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Tai Chi Is Safe and Effective for the Hip Joint: A Biomechanical Perspective

Jianwei Duan, Kuan Wang, Tongbo Chang, Lejun Wang, Shengnian Zhang, and Wenxin Niu

There is little research related to the biomechanical effects of Tai Chi on the hip joint. This study was aimed to analyze the biomechanical characteristic of a typical Tai Chi movement, Brush Knee and Twist Step. A total of 12 experienced older men voluntarily participated in this study. Each participant was requested to perform standard Brush Knee and Twist Step and normal walking. The scaled-generic musculoskeletal model of each participant was developed. A finite element model of the hip joint and pelvis was established and validated. Data from each trail were input to the model for simulation, and the biomechanics were compared between Brush Knee and Twist Step and walking. Compared with walking, Tai Chi may have better improvement in the range of motion of the hip joint and the coordination of the neuromuscular system under safer condition. It is suitable for patients with hip osteoarthritis and the older adults with severe muscle loss, and clinical studies are required to confirm it further.

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Motivators and Barriers for Older People Participating in Resistance Training: A Systematic Review

Elissa Burton, Kaela Farrier, Gill Lewin, Simone Pettigrew, Anne-Marie Hill, Phil Airey, Liz Bainbridge, and Keith D. Hill

Regular participation in resistance training is important for older people to maintain their health and independence, yet participation rates are low. The study aimed to identify motivators and barriers to older people participating in resistance training. A systematic review was conducted including quantitative, qualitative, and mixed-method studies. Searches generated 15,920 citations from six databases, with 14 studies (n = 1,937 participants) included. In total, 92 motivators and 24 barriers were identified. Motivators specific to participating in resistance training included preventing deterioration (disability), reducing risk of falls, building (toning) muscles, feeling more alert, and better concentration. Looking too muscular and thinking participation increased the risk of having a heart attack, stroke, or death, despite the minimal likelihood of these occurring, were barriers. The analysis indicates that increasing participation in resistance training among older people should focus on the specific benefits valued by older people and the dissemination of accurate information to counter misperceptions.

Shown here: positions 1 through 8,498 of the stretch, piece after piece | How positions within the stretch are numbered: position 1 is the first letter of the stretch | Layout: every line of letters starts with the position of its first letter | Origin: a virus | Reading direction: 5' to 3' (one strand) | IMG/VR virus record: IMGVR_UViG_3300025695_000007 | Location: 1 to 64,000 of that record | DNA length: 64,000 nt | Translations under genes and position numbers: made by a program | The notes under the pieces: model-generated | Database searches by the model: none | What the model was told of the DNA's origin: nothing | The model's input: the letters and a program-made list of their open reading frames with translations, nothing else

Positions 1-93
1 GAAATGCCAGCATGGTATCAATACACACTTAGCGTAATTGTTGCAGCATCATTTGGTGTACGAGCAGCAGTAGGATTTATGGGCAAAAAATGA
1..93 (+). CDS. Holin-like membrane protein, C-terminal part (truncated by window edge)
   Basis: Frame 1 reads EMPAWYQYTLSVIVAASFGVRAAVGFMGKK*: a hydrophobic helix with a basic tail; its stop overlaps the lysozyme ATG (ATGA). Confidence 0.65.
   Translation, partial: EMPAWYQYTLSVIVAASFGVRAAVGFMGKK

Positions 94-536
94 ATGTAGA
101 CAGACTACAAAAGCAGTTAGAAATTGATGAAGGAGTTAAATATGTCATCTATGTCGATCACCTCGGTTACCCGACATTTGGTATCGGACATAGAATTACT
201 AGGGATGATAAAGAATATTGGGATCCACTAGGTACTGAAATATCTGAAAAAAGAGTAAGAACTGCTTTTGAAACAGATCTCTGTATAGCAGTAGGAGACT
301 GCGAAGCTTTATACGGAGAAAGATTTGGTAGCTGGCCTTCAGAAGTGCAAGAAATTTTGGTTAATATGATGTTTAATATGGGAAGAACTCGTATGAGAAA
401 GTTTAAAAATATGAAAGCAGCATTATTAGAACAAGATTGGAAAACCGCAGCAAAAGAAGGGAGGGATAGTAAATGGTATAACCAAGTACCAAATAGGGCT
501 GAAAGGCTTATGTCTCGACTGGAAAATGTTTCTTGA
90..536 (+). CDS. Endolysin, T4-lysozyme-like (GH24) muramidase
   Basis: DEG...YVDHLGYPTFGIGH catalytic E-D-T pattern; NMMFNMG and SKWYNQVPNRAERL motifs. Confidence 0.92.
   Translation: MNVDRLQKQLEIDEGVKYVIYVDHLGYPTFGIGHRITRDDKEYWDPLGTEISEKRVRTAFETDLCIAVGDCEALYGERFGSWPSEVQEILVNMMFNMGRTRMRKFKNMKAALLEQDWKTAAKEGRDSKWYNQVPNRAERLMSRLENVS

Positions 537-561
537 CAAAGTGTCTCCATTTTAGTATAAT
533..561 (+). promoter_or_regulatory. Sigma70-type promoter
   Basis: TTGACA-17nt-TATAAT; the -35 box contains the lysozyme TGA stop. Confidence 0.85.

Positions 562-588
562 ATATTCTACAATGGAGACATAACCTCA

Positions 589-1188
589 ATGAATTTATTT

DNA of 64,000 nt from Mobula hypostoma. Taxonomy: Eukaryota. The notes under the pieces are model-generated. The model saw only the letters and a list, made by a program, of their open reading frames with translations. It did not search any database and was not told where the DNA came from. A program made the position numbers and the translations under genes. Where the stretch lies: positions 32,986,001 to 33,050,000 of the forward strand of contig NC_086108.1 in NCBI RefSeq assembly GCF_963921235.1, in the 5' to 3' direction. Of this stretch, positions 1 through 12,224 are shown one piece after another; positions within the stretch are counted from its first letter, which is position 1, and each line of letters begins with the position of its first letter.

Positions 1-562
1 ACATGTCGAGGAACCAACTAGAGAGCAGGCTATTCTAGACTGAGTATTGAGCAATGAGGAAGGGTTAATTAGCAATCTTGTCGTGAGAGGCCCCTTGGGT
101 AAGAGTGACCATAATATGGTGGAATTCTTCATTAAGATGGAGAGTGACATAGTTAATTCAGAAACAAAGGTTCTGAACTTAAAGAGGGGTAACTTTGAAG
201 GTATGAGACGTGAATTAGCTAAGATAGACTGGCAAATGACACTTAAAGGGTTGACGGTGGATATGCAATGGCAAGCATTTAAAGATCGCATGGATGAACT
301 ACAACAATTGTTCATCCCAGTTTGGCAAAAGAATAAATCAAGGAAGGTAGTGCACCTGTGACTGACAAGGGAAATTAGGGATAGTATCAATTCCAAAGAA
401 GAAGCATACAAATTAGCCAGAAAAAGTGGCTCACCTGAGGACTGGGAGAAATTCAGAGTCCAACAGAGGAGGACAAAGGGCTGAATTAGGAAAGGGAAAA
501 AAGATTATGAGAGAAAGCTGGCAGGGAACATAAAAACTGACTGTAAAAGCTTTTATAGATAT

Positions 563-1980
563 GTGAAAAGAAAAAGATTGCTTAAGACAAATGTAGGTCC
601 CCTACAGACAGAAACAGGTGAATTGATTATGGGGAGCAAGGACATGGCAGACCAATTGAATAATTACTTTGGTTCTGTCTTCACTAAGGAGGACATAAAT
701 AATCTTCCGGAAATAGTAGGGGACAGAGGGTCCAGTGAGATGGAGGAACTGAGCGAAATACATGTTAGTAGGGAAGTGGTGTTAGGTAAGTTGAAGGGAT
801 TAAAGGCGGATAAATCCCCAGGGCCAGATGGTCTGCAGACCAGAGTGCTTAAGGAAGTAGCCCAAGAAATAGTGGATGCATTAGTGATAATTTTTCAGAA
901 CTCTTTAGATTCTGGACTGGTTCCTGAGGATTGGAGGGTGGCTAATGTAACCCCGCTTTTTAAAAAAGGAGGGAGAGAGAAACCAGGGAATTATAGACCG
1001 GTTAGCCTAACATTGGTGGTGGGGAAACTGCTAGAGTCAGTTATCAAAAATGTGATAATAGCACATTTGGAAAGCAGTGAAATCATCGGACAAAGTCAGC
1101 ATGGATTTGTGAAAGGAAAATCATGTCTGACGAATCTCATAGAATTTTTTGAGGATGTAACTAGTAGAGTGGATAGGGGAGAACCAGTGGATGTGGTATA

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The Efficacy of a Dance Intervention as Cognitive Training for the Old-Old

Helena Kosmat and Andrea Vranic

This research investigates the efficacy of a dance intervention of moderate length (10 weeks, 45 min/week) on a sample of old-old adults living in a residential care setting. The study focused on the effect of the intervention on aspects of cognitive functioning (short-term memory, executive functioning). In addition, changes in general self-efficacy and life satisfaction were investigated. Twenty-four older adults (mean age M = 80.8), with no cognitive impairments, participated in the study. Participants were randomly assigned to two programs: the experimental group attended the dance intervention, while the active control group was involved in an alternative (nondance) program. A pretest, posttest, and follow-up measurement was conducted. A 2 × 3 mixed design ANOVA revealed benefits in short-term memory and executive functioning for the trained group, but not for the active control, and this benefit was maintained at the 5 months follow-up. These results suggest that training procedures, based on dance, could improve cognitive functioning in the old-old.

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Neuropsychological Benefits of Neuro-Exergaming for Older Adults: A Pilot Study of an Interactive Physical and Cognitive Exercise System (iPACES)

Cay Anderson-Hanley, Molly Maloney, Nicole Barcelos, Kristina Striegnitz, and Arthur Kramer

Dementia cases are on the rise and researchers seek innovative ways to prevent or ameliorate cognitive impairment in later life. Some research has reported that combining mental and physical exercise may benefit cognition more than either alone. This randomized pilot trial examined the feasibility and cognitive benefit for older adults (n = 30) of a single bout of neuro-exergaming (physical activity with cognitive training) using an interactive physical and cognitive exercise system (iPACES), compared with that of exergaming or neurogaming alone. Intent-to-treat and sensitivity analyses were conducted using repeated-measures ANOVA, controlling for age, sex, and education. A significant interaction effect was found for executive function (Color Trails 2), with a significant improvement in the neuro-exergaming condition. Results demonstrate feasibility for older adults to use a novel and theoretically-derived neuro-exergame, and also provide promising new evidence that neuro-exergaming can yield greater cognitive benefit than either of its component parts.